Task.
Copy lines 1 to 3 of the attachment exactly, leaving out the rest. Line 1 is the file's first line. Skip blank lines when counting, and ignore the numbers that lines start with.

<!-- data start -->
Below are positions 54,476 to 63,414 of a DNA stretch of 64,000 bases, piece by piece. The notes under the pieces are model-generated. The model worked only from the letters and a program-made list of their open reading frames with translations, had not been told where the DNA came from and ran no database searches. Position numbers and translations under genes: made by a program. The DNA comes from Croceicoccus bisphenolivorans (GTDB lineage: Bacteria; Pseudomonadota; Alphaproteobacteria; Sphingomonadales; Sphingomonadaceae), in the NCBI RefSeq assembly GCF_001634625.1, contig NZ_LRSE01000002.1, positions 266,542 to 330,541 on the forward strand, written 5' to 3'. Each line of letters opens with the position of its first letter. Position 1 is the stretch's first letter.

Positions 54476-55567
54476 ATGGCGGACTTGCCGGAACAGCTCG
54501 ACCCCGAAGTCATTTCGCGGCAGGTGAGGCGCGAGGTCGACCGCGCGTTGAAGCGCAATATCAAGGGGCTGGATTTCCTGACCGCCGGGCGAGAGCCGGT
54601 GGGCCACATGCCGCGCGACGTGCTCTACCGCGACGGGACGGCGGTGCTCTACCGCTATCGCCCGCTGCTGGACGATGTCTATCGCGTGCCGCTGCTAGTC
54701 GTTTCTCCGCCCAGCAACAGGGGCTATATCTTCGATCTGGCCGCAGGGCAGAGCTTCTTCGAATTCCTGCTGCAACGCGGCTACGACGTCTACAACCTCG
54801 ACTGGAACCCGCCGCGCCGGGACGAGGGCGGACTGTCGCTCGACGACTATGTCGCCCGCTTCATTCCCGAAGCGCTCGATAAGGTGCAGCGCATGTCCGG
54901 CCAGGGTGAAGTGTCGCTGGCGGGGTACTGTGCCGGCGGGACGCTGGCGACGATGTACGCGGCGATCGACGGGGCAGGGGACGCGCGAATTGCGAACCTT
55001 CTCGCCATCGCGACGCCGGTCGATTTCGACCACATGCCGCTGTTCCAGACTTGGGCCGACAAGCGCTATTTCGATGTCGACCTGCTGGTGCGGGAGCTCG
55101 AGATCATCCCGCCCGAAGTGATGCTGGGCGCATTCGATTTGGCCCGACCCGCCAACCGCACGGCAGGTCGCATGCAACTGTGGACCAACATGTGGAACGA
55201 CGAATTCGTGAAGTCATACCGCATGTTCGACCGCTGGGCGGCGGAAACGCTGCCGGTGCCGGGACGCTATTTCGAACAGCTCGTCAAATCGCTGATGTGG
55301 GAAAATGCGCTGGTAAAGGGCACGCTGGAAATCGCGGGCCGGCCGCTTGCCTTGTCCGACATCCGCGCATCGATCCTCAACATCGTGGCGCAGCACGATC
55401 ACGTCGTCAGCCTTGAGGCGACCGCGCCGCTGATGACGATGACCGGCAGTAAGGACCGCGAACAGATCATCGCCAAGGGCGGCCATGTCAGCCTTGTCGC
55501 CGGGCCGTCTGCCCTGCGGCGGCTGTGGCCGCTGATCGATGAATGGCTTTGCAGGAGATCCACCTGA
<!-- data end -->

Below are positions 54,476 to 63,414 of a DNA stretch of 64,000 bases, piece by piece. The notes under the pieces are model-generated. The model worked only from the letters and a program-made list of their open reading frames with translations, had not been told where the DNA came from and ran no database searches. Position numbers and translations under genes: made by a program. The DNA comes from Croceicoccus bisphenolivorans (GTDB lineage: Bacteria; Pseudomonadota; Alphaproteobacteria; Sphingomonadales; Sphingomonadaceae), in the NCBI RefSeq assembly GCF_001634625.1, contig NZ_LRSE01000002.1, positions 266,542 to 330,541 on the forward strand, written 5' to 3'. Each line of letters opens with the position of its first letter. Position 1 is the stretch's first letter.

Positions 54476-55567
54476 ATGGCGGACTTGCCGGAACAGCTCG